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State of New Jersey v. Erin Ford

March 11, 2011

STATE OF NEW JERSEY, PLAINTIFF-RESPONDENT,
v.
ERIN FORD, A/K/A TYHEED BRISON, DEFENDANT-APPELLANT.



On appeal from the Superior Court of New Jersey, Law Division, Essex County, Indictment No. 98-12-4770.

Per curiam.

NOT FOR PUBLICATION WITHOUT THE APPROVAL OF THE APPELLATE DIVISION

Submitted November 10, 2010

Before Judges Axelrad and Lihotz.

Defendant, Erin Ford, appeals from provisions of an August 28, 2006 order, which denied his petition for post-conviction relief (PCR). We affirm.

Defendant and co-defendant Larkeese Collins were charged with numerous offenses in a nine count indictment, stemming from the armed robbery of Abdul-Aziz Harrison and the shooting of Clifton Andrews. Harrison's multi-colored, leather Avirex jacket was taken in the robbery and Andrews was shot after he mumbled he recognized one of the assailants. Collins was granted use immunity prior to trial and appeared as a witness for the State. The jury convicted defendant on all counts.

Defendant's sentencing was delayed until March 23, 2001, because he had fled the jurisdiction. At sentencing, the court imposed an aggregate custodial term of forty years subject to the No Early Release Act (NERA), N.J.S.A. 2C:43-7.2. We affirmed defendant's conviction and sentence. State v. Ford, No. A-5867-00 (App. Div. Jan. 14, 2003).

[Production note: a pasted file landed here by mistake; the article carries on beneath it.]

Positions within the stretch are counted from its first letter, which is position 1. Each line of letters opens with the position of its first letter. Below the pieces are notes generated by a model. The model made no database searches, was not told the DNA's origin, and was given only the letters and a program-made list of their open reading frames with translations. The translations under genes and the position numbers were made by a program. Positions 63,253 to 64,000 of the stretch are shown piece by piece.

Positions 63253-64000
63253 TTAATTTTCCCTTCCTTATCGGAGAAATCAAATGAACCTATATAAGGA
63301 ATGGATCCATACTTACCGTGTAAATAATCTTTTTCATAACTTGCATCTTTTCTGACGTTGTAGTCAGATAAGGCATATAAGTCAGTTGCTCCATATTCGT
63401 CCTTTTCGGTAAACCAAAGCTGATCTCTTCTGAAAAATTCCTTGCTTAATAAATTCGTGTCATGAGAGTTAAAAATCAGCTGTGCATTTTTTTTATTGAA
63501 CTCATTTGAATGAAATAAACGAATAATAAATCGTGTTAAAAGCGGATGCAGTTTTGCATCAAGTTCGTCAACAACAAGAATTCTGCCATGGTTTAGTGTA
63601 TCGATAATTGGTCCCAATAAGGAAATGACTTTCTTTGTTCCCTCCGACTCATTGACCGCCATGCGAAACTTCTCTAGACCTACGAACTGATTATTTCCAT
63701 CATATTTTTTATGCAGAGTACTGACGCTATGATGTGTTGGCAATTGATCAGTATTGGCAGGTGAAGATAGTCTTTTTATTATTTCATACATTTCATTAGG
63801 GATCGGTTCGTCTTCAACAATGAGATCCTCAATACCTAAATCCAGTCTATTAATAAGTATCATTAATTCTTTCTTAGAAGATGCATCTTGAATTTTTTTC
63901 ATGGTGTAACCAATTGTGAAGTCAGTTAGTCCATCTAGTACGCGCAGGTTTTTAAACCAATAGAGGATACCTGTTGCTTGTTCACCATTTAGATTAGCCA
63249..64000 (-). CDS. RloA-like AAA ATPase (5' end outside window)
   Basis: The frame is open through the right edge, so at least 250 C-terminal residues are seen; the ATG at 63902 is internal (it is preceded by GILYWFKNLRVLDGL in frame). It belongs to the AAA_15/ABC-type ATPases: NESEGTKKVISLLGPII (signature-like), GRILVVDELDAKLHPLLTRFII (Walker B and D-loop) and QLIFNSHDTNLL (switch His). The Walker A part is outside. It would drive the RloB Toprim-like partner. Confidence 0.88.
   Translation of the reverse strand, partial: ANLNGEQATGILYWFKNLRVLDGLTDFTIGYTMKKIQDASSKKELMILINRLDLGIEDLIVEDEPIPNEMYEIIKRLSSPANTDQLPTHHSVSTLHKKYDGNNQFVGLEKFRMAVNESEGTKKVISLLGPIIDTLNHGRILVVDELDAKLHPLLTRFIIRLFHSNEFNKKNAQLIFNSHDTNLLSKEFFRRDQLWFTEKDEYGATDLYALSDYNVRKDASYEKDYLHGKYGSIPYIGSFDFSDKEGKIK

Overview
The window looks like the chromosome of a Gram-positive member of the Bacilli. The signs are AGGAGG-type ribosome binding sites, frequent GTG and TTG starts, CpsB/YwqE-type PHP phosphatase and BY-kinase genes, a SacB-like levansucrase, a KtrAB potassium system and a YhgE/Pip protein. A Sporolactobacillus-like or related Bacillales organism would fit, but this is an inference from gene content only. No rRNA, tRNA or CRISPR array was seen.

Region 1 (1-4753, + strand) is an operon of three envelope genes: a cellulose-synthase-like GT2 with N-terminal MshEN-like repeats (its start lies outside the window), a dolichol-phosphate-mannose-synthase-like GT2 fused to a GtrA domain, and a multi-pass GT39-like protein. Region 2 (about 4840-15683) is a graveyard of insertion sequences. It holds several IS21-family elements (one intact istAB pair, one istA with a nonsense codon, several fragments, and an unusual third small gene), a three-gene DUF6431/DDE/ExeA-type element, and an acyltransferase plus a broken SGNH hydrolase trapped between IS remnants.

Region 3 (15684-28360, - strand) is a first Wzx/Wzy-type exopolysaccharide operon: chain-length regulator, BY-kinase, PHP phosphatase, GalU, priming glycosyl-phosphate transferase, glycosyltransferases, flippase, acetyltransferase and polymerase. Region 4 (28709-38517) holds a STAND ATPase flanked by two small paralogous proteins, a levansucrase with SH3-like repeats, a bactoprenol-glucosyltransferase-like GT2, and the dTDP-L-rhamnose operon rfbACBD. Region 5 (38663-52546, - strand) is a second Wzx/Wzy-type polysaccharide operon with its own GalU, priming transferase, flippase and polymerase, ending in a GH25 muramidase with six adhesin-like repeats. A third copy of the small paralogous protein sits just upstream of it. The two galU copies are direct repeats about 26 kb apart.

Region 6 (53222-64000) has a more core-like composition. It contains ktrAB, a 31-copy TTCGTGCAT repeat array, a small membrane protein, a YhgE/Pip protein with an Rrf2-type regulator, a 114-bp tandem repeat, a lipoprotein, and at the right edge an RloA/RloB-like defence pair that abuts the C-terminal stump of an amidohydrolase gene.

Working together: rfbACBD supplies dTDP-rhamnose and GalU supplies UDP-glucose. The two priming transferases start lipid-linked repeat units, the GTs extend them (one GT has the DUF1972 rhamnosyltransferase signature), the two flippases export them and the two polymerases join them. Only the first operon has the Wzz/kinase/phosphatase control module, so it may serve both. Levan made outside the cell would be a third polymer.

Defendant filed his petition for PCR. On April 4, 2006, the PCR judge agreed that two counts of the indictment should be vacated, otherwise he denied relief premised on the ineffective assistance of counsel and alleged due process violations.

Defendant filed this appeal on April 11, 2009, which was accepted, even though it was filed beyond the forty-five day deadline. See State v. Altman, 181 N.J. Super. 539, 541 (App. Div. 1981). Defendant presents these arguments for our review:

POINT I

BECAUSE DEFENDANT WAS DENIED THE EFFECTIVE ASSISTANCE OF TRIAL COUNSEL, HIS PETITION FOR POST-CONVICTION RELIEF SHOULD HAVE BEEN GRANTED.

POINT II

THE PROSECUTOR'S MISCONDUCT DEPRIVED DEFENDANT OF A FAIR TRIAL AND DENIED HIM DUE PROCESS OF LAW.

In a supplemental pro se submission, defendant asserts:

COUNSEL WAS INEFFECTIVE FOR ELICITING HIGHLY PREJUDICIAL INFORMATION DURING CROSS-EXAMINATION OF A PROSECUTION WITNESS THAT DEFENDANT POSSESSED A NINE MIL[L]IMETER HANDGUN PRIOR TO THE OFFENSE FOR WHICH DEFENDANT WAS CHARGED.

We first set forth the appropriate standards that apply when considering an application for post-conviction relief. Under the Sixth Amendment of the United States Constitution, a person accused of crimes is guaranteed the effective assistance of legal counsel in his or her defense. Strickland v. Washington, 466 U.S. 668, 687, 104 S. Ct. 2052, 2064, 80 L. Ed. 2d 674, 693 (1984). To establish a deprivation of that right, a convicted defendant must satisfy the two-part test enunciated in Strickland by demonstrating that: (1) counsel's performance was deficient, and (2) the deficient performance actually prejudiced the accused's defense. Id. at 687, 104 S. Ct. at 2064, 80 L. Ed. 2d at 693. The Strickland test has been adopted in New Jersey. State v. Fritz, 105 N.J. 42, 58 (1987). See also State v. Allegro, 193 N.J. 352, 366 (2008); State v. Loftin, 191 N.J. 172, 197-98 (2007). In reviewing such claims, courts apply a strong presumption that defense counsel "rendered adequate assistance and made all significant decisions in the exercise of reasonable professional judgment." ...


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